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Re: Chess Player Strip Searched

Post by Roger de Coverly » Thu May 23, 2013 10:07 pm

Richard Bates wrote: Chess is very much in its infancy when it comes to establishing methods and procedures for identifying and combatting cheating.
As far as the Ivanov case is concerned I believe it's established that he isn't using one of the known methods such as taking a mobile phone to the rest rooms. His performance is the Rapid event demonstrated that.

So it comes down to two resolutions
(a) establishing how the cheating is done
or
(b) establish how it is that he can predict the move selections of chess engines with such accuracy.

You could at least hypothetically test around (b). All you would have to do is ask him to play at an unknown time and place and establish whether he was still able to maintain his matching. Not conclusive by any means, but a failure to maintain his previous standard of play is additional evidence. Other method might be to interview him after the game as is now standard at major events. The participants in such events will usually respond to a question about why they played a particular move with a long string of analysis and an evaluation at the end of it.

Richard Bates
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Re: Chess Player Strip Searched

Post by Richard Bates » Thu May 23, 2013 10:14 pm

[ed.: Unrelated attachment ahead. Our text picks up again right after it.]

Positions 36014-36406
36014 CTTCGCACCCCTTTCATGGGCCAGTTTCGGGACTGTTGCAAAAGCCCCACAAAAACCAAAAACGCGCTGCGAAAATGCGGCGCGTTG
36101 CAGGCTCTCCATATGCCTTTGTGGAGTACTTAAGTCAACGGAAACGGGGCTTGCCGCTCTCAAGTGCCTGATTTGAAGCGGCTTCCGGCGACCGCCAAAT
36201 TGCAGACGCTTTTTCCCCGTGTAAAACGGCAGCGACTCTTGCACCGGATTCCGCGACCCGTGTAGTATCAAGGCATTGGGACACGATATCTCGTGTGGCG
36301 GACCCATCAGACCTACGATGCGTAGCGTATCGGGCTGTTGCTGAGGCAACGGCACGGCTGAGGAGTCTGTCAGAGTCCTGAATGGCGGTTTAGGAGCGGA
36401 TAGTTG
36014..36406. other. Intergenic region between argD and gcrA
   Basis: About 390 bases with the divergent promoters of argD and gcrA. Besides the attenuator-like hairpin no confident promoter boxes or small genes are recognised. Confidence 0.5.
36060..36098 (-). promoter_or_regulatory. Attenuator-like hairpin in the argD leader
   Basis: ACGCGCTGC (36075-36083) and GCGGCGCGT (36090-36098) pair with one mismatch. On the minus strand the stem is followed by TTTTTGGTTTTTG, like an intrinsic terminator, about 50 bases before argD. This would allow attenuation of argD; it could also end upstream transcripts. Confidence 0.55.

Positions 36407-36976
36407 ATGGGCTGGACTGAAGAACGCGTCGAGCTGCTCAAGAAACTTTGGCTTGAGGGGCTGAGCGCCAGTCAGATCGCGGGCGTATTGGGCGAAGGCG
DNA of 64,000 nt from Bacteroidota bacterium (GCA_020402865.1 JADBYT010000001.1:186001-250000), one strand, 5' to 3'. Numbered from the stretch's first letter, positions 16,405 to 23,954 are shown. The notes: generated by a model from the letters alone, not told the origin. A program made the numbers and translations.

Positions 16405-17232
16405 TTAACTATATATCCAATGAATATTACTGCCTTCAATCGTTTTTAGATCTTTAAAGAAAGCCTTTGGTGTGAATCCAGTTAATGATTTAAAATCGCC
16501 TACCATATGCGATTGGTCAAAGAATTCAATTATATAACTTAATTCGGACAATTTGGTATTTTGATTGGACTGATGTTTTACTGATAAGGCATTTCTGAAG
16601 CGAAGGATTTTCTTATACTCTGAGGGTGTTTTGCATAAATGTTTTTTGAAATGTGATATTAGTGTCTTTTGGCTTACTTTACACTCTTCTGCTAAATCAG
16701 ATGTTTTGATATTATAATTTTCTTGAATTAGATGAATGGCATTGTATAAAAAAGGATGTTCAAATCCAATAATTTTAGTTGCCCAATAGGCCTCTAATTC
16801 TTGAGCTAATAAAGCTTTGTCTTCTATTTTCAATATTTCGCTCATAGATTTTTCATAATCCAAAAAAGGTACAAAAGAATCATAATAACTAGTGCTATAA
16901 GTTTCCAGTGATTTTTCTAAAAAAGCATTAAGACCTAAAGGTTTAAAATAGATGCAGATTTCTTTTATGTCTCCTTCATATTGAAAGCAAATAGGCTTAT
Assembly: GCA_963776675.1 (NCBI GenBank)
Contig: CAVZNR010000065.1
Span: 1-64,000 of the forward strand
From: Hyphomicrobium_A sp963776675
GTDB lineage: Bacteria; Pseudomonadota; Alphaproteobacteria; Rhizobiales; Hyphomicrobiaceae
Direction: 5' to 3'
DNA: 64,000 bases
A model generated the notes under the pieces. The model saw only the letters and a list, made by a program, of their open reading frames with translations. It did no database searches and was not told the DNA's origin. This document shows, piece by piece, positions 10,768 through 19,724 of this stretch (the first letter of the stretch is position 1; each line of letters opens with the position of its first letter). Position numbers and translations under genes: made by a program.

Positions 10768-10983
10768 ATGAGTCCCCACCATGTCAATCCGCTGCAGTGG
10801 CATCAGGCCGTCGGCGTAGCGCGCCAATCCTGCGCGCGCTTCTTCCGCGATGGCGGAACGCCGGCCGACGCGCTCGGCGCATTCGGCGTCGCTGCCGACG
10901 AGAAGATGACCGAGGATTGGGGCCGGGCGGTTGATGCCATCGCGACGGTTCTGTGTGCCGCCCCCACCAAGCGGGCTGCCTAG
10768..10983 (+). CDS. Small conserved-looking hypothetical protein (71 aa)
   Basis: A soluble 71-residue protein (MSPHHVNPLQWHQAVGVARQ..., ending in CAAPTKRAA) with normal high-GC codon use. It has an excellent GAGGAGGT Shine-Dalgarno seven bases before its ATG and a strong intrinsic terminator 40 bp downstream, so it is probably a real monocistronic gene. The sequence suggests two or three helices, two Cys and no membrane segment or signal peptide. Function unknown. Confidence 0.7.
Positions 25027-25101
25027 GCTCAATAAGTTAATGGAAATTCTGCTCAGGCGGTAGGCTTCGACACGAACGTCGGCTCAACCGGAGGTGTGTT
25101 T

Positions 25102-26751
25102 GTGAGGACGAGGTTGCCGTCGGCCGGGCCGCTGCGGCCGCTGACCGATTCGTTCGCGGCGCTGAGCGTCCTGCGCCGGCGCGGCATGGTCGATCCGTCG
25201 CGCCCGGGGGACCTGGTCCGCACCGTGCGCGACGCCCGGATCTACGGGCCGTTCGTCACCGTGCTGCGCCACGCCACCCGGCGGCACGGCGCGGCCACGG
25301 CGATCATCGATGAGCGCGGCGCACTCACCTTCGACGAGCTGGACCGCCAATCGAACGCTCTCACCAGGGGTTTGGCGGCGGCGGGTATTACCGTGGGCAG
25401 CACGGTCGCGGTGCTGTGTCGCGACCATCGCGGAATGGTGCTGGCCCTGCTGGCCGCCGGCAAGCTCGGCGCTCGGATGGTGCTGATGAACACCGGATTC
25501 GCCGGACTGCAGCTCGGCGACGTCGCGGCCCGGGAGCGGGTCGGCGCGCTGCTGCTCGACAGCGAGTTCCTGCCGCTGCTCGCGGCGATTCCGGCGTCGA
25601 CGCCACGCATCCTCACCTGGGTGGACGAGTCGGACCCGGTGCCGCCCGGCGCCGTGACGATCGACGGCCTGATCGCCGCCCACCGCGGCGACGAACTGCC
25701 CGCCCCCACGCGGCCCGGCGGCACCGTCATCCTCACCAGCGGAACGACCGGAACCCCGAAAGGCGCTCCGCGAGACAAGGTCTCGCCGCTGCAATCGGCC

Roger de Coverly wrote: Other method might be to interview him after the game as is now standard at major events. The participants in such events will usually respond to a question about why they played a particular move with a long string of analysis and an evaluation at the end of it.
Kramnik does. Carlsen, not so much... 8)

Chris Rice
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Re: Chess Player Strip Searched

Post by Chris Rice » Tue May 28, 2013 12:10 pm

The ACP Board has nominated the following ACP reps to the joint ACP-FIDE Anti-Cheating Committee:

IA Laurent Freyd
IO Yuri Garrett
GM Miguel Illescas
GM Konstantin Landa
IM Professor Kenneth Regan

Sean Hewitt
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Re: Chess Player Strip Searched

Post by Sean Hewitt » Tue May 28, 2013 12:46 pm

Paolo Casaschi wrote:
Chris Rice wrote:There is precedent for what they have done, that's all Sean and I are saying, not whether its right or wrong.
What precedent?
Caster Semenya, for example. She was suspended whilst gender testing was carried out. When she was cleared, she was allowed to return to competition.

Kevin Thurlow
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Re: Chess Player Strip Searched

Post by Kevin Thurlow » Fri May 31, 2013 8:07 am

"I'm obviously not an expert so best not to get into a debate. But it is certainly true that some illegal drugs are known to be naturally occurring. Eg testosterone. So to fail a test for such drugs one must demonstrate levels which are beyond that which is believed likely to be generated naturally. "